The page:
Detroit Lions Week 5: Total Team Effort Leads to Blowout Victory

Benjita The SaneContributor IOctober 11, 2010

DETROIT - OCTOBER 10:  Nate Burleson #13 of the Detroit Lions scores a third quarter touchdown on a 21 yard pass from Shaun Hill #14 during the third quarter of the game against the St. Louis Rams during the second quarter of the game at Ford Field on October 10, 2010 in Detroit, Michigan.  The Lions defeated the Rams 44-6.  (Photo by Leon Halip/Getty Images)
Leon Halip/Getty Images

Well, now that we're not worrying about the Owen XVI curse, let's get back to the unwarranted optimism, shall we?  Or should we stay with the historical pessimism?  Still too early to call, but I'm leaning toward the optimism.  So far, I'm 5-0 with my Lions picks, and the four losses were all closer than I would have anticipated.

Facebook post of the day: "Um, I just saw the score to the Lions game. Where did my team go and do they have to come back?!".  My wife missed the first half and came home just after Burleson punted the ball into the end zone.  She immediately exclaimed "Nuh-uh!" and "Is this a real game?".  After telling her about the kickoff return, she figured she was dreaming and sat to see if it was real.  Then came the pick by Suh, and the pick-six by Alphonso Smith got her screaming in disbelief.

It was really fun.  Will it last? 

The Giants will attempt to dispute that next week at the New Meadowlands.  Prepare for a big dropoff in production, but it's still expected to be 60 degrees and sunny, so it could be a great football day.

As for rating the units, I'm feeling a bit generous, but I still believe that all units performed at or above average this week, including the linebackers who were strikingly missing the last few weeks.



Shaun Hill had a tremendous day.  He didn't exceed 300 yards, but he still garnered a 117.6 rating, the highest for the Lions since Jon Kitna put up a 137.3 against the Bears in 2007.  No interceptions for the first time this year, and three touchdowns to three different receivers.  Hill gets an A-:  The Lions offense started off slow with a field goal on that great field position, followed by two three and outs.  After that, though, he was on fire.

Running Backs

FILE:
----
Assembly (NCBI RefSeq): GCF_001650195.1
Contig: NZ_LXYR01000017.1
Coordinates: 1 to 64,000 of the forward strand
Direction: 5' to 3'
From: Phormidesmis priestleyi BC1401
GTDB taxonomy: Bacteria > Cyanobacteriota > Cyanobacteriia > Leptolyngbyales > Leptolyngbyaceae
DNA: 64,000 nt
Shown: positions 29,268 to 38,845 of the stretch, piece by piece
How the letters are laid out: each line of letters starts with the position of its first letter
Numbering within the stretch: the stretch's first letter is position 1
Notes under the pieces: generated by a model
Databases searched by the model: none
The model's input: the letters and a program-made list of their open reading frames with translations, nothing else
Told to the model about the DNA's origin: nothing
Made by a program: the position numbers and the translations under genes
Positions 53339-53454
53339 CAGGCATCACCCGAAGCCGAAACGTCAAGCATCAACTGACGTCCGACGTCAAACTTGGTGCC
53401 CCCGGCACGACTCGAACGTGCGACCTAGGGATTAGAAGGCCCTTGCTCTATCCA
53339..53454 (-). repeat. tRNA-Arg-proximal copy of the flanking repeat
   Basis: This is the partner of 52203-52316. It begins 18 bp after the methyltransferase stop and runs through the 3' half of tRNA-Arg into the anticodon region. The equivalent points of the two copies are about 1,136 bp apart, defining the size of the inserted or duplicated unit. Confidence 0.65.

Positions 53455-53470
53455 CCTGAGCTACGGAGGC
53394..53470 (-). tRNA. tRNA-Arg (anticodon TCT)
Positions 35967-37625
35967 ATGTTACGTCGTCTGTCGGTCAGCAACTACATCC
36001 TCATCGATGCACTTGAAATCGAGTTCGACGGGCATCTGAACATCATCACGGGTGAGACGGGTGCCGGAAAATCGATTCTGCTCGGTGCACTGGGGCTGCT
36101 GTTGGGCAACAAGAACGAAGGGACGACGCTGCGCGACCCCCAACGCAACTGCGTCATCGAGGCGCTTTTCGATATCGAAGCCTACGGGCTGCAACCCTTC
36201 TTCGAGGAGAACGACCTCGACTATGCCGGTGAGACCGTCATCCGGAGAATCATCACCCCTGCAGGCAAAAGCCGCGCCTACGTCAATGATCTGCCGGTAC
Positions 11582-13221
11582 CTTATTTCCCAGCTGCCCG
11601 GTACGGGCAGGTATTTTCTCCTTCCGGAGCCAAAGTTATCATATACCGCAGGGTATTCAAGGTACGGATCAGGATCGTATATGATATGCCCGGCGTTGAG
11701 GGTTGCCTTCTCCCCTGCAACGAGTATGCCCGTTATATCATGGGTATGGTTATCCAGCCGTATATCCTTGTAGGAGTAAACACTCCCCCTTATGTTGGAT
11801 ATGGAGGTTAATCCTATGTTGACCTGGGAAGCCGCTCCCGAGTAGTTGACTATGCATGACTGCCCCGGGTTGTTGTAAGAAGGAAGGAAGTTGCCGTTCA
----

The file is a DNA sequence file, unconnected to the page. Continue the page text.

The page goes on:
The run game was decent, but not amazing.  Best had 67 yards but added another 37 on four receptions, ending with a 100-yard day combined.  Smith performed his duties but didn't really shine.  The backs get a B-:  They did their job, but 3.4 yards per carry is a bit low, and there's a big dropoff from the No. 1 to the rest of the corps.



Four with four catches kept the Rams guessing all day.  Three of the four scored a touchdown, including Pettigrew, who has become a very nice option for Hill.  The number of options Detroit now has is a key reason that Detroit is No. 1 in scoring in the NFC and No. 2 in passing offense in the NFC (No. 6 and No. 5 in the same categories overall).  Receivers get an A here:  No key drops, amazing catches, and the only blemish is Burleson's penalty, which gave the Rams the best starting field position from a kickoff of any opponent this year (albeit for a drive that resulted in no points). 


Total Offense

The offense gets an A-.  The first three drives were not pretty, resulting in two three-and-outs and a field goal .  Once they got going, however, they blew out St. Louis and put up more points (37 points from offensive drives) than three of St. Louis' opponents combined (17 + 16 + 3 = 36 for three games).


Defensive Line

The defensive line put up a very nice effort on Sunday.  No sacks for this line, but Suh's batted ball and interception return make up for it.  They easily presented Bradford with his toughest challenge and made quite a few impressive tackles of Jackson.  The DL gets an A:  The only thing that would have made it better was if they actually sacked Bradford.